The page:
DrZeke yzarc gniog ylwolS 10+ Year Member

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    "We will be ordering x many pizzas. If you guys wanna drink beer or alcohol, you'll have to get it on your own tab. Gotta save some $$ for the Christmas party."

    You're making this sound much more awkward than it actually needs to be. A quick disclaimer and quip or joke at the end is good.
     
  7. SouthernSurgeon

    SouthernSurgeon Lifetime Donor 7+ Year Member

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    How on earth do you consider having an interview dinner at a microbrewery and not pay for ETOH??

    Maybe I'm the functioning alcoholic in this group, but I would consider it super weird if they hosted dinner at a restaurant and didn't pay for drinks.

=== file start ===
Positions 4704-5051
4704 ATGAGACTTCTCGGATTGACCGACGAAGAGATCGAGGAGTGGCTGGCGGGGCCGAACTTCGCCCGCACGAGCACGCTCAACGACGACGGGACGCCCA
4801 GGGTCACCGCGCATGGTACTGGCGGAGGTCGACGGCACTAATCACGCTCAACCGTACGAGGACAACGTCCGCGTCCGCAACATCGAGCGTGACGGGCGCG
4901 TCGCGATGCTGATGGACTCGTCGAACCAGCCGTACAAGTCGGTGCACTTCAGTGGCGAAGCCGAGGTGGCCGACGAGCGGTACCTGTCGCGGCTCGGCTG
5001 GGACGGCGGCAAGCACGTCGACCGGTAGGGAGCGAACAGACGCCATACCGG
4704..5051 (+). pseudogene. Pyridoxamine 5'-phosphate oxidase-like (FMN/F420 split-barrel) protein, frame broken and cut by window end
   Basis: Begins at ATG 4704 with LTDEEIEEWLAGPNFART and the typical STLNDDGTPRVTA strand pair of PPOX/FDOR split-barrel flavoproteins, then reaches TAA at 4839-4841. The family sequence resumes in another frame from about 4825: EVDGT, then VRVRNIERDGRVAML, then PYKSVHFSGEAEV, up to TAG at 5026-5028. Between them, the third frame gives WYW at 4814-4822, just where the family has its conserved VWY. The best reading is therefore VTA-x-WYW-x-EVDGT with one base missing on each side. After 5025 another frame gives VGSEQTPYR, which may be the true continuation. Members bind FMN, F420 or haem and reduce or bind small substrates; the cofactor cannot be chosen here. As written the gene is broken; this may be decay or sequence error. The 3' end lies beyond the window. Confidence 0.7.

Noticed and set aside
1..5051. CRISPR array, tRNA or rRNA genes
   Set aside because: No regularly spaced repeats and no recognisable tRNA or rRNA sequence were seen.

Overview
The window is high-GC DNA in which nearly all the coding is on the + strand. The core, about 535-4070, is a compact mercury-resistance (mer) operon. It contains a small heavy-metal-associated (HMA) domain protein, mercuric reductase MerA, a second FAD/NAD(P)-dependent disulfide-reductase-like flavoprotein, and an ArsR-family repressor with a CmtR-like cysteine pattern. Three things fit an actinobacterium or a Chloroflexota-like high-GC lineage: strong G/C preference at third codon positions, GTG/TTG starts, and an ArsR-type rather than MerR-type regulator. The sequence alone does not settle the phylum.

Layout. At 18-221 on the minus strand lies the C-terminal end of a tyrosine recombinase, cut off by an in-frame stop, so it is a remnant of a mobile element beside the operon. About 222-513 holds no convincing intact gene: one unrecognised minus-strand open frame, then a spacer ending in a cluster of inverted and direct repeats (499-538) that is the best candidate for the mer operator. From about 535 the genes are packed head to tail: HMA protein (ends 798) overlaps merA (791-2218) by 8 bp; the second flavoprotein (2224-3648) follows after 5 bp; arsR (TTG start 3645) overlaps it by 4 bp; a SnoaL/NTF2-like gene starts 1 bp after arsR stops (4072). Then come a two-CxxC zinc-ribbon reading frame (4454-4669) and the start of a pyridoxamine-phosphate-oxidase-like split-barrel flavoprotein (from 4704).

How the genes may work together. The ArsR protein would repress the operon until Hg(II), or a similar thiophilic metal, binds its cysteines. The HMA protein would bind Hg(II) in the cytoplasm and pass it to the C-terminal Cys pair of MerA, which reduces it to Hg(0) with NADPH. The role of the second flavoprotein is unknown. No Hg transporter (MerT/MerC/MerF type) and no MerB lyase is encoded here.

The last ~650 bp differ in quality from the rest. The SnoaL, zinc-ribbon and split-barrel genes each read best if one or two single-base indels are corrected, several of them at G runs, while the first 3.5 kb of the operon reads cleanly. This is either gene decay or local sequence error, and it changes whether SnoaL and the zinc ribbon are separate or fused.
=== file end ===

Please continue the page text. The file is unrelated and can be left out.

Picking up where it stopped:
I think I only had one interview where we weren't served alcohol, and that's because the night before dinner was at the PD's house. And the residents took us out for beers (on their own tab, I assume) afterward.

    If my program did this, I'd get a beer or two on my own tab, and offer to buy a beer for any applicant who wanted one. Or if we were organized enough, I'd have the waitstaff put the alcohol on a separate tab and split it between the residents at the end of the night.
     
  8. rokshana

    rokshana Member 10+ Year Member

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    well having at a microbrewery and not playing for alcohol is a bit weird, but not paying for alcohol isn't that unusual…some hospitals/programs have policies against it. I think you can eat at a sushi place and not HAVE to get alcohol...
     
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  9. typhoonegator